October 26, 2011

"Be amazing."



Suggested by YouTube after watching this...



Which was suggested by Metafilter and really is similar amazingness... of the goatish kind.

29 comments:

traditionalguy said...

That was amazing. Irish dancing is in the DNA for sure. It comes so naturally to Irish.

Goat dancing is more a learned trait done among the non-Irish.

William said...

We are distant from our agrarian past. For the first time, I realize where the expression "cute kid" comes from......Irish hand dancing: The music didn't sound particularly Irish, but it was Irish in that there were no suggestive or seductive moves. If an extremely repressed person tried to dance the flamenco, it would look like Irish step dancing.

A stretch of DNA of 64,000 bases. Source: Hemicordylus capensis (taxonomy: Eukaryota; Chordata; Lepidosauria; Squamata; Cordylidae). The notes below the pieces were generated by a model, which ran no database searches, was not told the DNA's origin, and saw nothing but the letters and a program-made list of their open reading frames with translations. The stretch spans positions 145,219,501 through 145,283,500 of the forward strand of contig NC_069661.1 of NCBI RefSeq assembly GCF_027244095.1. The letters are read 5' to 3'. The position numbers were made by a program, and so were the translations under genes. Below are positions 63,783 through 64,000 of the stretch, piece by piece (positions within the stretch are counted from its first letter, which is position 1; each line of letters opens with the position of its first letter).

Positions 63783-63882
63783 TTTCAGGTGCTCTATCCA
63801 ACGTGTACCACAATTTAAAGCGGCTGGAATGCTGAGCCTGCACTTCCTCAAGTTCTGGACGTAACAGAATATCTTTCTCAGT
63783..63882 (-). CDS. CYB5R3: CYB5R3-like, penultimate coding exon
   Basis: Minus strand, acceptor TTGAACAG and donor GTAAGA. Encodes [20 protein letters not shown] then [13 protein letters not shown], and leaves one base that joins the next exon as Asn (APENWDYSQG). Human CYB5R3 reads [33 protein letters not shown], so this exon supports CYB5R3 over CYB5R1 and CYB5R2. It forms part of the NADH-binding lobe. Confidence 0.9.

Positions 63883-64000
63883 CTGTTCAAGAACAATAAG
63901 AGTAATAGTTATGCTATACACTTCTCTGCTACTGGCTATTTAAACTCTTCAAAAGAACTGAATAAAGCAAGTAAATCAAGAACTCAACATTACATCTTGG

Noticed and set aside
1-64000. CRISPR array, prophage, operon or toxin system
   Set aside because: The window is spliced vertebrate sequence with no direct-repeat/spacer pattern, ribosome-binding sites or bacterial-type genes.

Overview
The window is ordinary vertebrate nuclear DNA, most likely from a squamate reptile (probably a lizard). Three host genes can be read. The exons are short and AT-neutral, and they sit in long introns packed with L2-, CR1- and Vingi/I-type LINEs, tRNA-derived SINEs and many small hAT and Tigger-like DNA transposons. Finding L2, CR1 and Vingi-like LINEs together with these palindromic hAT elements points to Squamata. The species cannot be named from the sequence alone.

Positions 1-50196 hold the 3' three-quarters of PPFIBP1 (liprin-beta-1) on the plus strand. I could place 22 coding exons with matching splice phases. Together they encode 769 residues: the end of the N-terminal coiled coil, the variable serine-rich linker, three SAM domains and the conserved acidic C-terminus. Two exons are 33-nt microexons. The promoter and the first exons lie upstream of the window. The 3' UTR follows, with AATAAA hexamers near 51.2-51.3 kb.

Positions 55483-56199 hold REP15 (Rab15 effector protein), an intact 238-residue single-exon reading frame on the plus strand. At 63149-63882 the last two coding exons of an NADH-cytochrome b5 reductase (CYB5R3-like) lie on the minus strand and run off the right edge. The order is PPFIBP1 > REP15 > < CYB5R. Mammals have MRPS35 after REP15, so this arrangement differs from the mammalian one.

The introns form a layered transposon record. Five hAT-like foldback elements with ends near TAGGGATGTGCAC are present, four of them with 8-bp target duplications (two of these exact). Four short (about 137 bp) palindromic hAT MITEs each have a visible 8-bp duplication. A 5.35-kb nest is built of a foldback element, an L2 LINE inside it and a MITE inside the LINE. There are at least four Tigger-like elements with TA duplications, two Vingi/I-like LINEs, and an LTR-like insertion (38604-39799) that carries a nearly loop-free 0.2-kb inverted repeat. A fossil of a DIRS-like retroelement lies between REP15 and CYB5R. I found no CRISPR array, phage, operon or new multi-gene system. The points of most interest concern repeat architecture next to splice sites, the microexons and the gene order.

Tim said...

We Irish are noted for our sense of rhythm.

Lem said...

I saw a bit of tango.. in the couple above.. It takes two, it is often said.

Lem said...

Drudge has another photo juxtaposition..

Its in the hands.

EDH said...

The Hand Dancing seemed to have a interesting camera effect that chopped and blurred the motion of their hands, similar to what I think used to be called pixelation at a time before digital imagery, like in the movie "The Gods Must Be Crazy."

Boy, those goats are sure born sure footed!

bagoh20 said...

It's the addition of the second person that makes it amazing and is the proof of effort. There was only one goat dancing. Get two in sync and I'm impressed, but she was cute little kid. The humans were attractive too.

One of the few benefits of having too many people in the world is that many have time to do stuff like this to entertain the rest of us between our chores.

Seven Machos said...